In the span of two hours as I moved my apartment from the south side to the north side, I was caught behind two parked trains. Each of these bullshit behemoths took over 20 minutes to move.
This was why I was thrilled to see lawmakers take action against the cargo cucks. Unfortunately, my hopes didn’t last forever.
Via the Oklahoman:
A substitute bill that would authorize local law officers to cite train owners or operators for blocking a road-rail intersection for longer than 10 minutes without good reason cleared Oklahoma’s House of Representatives on Monday.
The House approved a version of the measure that came out of a conference committee with a greatly reduced proposed maximum fine by an 82-to-3 vote.
Uhm, who the hell are the three people that voted no? Sadists, perhaps? Traffic-loving losers who enjoy listening to their audio books? People taking the long way home in order to avoid their spouses? Morons who played too much Railroad Tycoon?
Also, please explain the “greatly reduced fine.” How much is Mr. Caboose going to have to pay for blocking the road?
Like the bill’s original version, the proposed law would authorize local police, deputy sheriffs and highway patrol troopers to issue citations to train operators for lengthy intersection blockages. But it reduces the maximum fine that could be imposed to $1,000 per violation….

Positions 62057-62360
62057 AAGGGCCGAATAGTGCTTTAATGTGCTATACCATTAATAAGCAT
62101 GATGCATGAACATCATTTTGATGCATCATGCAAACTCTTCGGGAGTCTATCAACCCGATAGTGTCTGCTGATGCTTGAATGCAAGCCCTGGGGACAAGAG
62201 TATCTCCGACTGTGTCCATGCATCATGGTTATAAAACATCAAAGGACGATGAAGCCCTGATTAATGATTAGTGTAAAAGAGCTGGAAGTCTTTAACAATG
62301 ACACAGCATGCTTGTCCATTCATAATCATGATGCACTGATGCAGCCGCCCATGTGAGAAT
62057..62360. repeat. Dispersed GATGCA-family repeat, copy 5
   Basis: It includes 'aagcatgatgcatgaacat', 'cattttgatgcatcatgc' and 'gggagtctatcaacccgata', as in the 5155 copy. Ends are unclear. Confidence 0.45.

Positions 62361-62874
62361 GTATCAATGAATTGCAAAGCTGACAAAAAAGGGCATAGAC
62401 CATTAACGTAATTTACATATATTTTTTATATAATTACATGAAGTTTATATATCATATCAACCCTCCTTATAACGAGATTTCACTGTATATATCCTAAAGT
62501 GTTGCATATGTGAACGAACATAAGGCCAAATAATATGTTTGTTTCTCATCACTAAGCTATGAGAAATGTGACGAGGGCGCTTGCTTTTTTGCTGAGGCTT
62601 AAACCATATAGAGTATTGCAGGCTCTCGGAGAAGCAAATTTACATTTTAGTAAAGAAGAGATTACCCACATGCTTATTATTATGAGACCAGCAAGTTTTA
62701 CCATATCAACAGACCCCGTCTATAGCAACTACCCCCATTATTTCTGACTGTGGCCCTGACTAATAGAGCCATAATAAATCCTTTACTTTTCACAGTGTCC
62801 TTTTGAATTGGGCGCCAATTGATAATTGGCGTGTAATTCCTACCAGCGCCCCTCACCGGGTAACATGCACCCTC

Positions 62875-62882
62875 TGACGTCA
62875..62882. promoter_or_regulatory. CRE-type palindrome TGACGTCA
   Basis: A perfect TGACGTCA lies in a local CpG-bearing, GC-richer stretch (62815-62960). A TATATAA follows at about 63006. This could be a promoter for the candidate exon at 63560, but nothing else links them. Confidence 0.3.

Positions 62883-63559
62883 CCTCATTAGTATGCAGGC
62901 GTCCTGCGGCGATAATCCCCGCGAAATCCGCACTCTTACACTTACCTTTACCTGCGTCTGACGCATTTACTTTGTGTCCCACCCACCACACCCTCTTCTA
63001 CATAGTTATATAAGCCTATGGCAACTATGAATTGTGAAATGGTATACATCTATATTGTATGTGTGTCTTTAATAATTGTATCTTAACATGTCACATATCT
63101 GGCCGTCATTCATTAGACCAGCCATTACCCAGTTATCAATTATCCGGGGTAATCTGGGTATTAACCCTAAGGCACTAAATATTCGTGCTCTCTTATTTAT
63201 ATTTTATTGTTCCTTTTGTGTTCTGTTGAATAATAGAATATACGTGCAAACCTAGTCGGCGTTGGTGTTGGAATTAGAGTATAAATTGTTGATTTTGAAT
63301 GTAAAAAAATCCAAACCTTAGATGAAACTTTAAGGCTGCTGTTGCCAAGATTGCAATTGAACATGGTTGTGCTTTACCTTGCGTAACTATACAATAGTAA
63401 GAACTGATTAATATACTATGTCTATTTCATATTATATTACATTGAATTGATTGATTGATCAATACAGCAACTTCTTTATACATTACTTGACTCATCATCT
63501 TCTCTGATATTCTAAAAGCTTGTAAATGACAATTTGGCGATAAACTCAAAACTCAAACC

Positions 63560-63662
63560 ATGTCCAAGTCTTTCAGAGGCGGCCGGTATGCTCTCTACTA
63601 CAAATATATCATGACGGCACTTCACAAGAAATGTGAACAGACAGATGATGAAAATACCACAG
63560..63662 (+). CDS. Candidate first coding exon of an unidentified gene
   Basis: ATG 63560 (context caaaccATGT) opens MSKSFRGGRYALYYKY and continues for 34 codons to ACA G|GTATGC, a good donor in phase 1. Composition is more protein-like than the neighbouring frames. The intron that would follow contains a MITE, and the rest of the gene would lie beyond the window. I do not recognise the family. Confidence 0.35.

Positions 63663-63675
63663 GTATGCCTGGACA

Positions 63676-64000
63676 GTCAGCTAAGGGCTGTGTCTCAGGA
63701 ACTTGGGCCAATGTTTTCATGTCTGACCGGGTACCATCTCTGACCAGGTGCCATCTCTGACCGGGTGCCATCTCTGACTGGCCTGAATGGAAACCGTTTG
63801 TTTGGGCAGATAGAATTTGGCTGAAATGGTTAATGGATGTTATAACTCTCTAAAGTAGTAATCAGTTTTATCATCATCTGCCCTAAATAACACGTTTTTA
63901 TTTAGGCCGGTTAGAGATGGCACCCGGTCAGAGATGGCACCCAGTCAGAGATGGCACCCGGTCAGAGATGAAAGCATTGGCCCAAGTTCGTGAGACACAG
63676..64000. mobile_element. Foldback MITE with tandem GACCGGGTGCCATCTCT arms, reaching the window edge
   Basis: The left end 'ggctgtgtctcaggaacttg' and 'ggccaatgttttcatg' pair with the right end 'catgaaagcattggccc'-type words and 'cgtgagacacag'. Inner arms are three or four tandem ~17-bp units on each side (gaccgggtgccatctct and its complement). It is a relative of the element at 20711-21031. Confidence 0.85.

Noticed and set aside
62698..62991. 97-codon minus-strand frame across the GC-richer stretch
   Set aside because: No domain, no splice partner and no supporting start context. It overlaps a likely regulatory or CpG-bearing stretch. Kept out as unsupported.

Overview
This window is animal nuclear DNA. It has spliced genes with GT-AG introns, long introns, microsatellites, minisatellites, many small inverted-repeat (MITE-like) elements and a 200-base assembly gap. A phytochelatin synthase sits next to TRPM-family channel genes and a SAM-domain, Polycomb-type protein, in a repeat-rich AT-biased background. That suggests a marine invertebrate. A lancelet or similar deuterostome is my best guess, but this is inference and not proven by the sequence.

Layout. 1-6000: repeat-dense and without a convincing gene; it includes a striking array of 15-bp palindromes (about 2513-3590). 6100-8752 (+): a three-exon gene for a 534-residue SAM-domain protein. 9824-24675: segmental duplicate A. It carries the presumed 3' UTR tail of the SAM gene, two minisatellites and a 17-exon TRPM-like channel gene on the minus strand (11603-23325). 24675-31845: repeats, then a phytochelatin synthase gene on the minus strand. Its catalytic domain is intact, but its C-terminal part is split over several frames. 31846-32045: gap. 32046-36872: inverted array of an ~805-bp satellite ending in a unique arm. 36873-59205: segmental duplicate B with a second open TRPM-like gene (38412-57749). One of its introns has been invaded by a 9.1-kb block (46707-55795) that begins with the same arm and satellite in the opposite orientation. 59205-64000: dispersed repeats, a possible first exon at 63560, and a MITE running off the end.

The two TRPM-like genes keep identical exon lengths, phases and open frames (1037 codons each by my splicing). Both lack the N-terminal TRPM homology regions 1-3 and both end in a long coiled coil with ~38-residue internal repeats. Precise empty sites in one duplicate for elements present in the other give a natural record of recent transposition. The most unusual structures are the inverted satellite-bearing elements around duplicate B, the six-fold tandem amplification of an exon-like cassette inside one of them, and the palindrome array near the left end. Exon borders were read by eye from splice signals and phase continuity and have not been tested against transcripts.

Initially, the House bill proposed a maximum fine of $10,000 for citations where the operator had been found to have violated the law. The Senate version, which had to be considered by committees on that side twice before it advanced, cut that to $5,000.
The committee substitute the House approved Monday not only reduces the maximum fine, it also requires citations to be heard by an administrative law judge at the corporation commission, with a caveat that a judge’s finding could be appealed to elected commissioners.
Only $1,000? I’m sure that’s going to intimidate these big companies that do billions of dollars in revenue! That would be like playing Monopoly and bragging that you got the richest player to pay rent on the Reading Railroad.
Seriously, what a joke. Before 1964, Oklahoma was one of the more democratic, progressive states in the union. And now, we’re negotiating terms with train conglomerates and oil barons like it’s a hostage situation.
Oklahoma legislature, you need to get your groove back.
Make decisions that benefit all of us. For starters, let’s try imposing the original $10,000 on the train companies. What are they going to do, choose a different track? Be assertive and tell their antiquated transporting asses to get in gear or pay the price.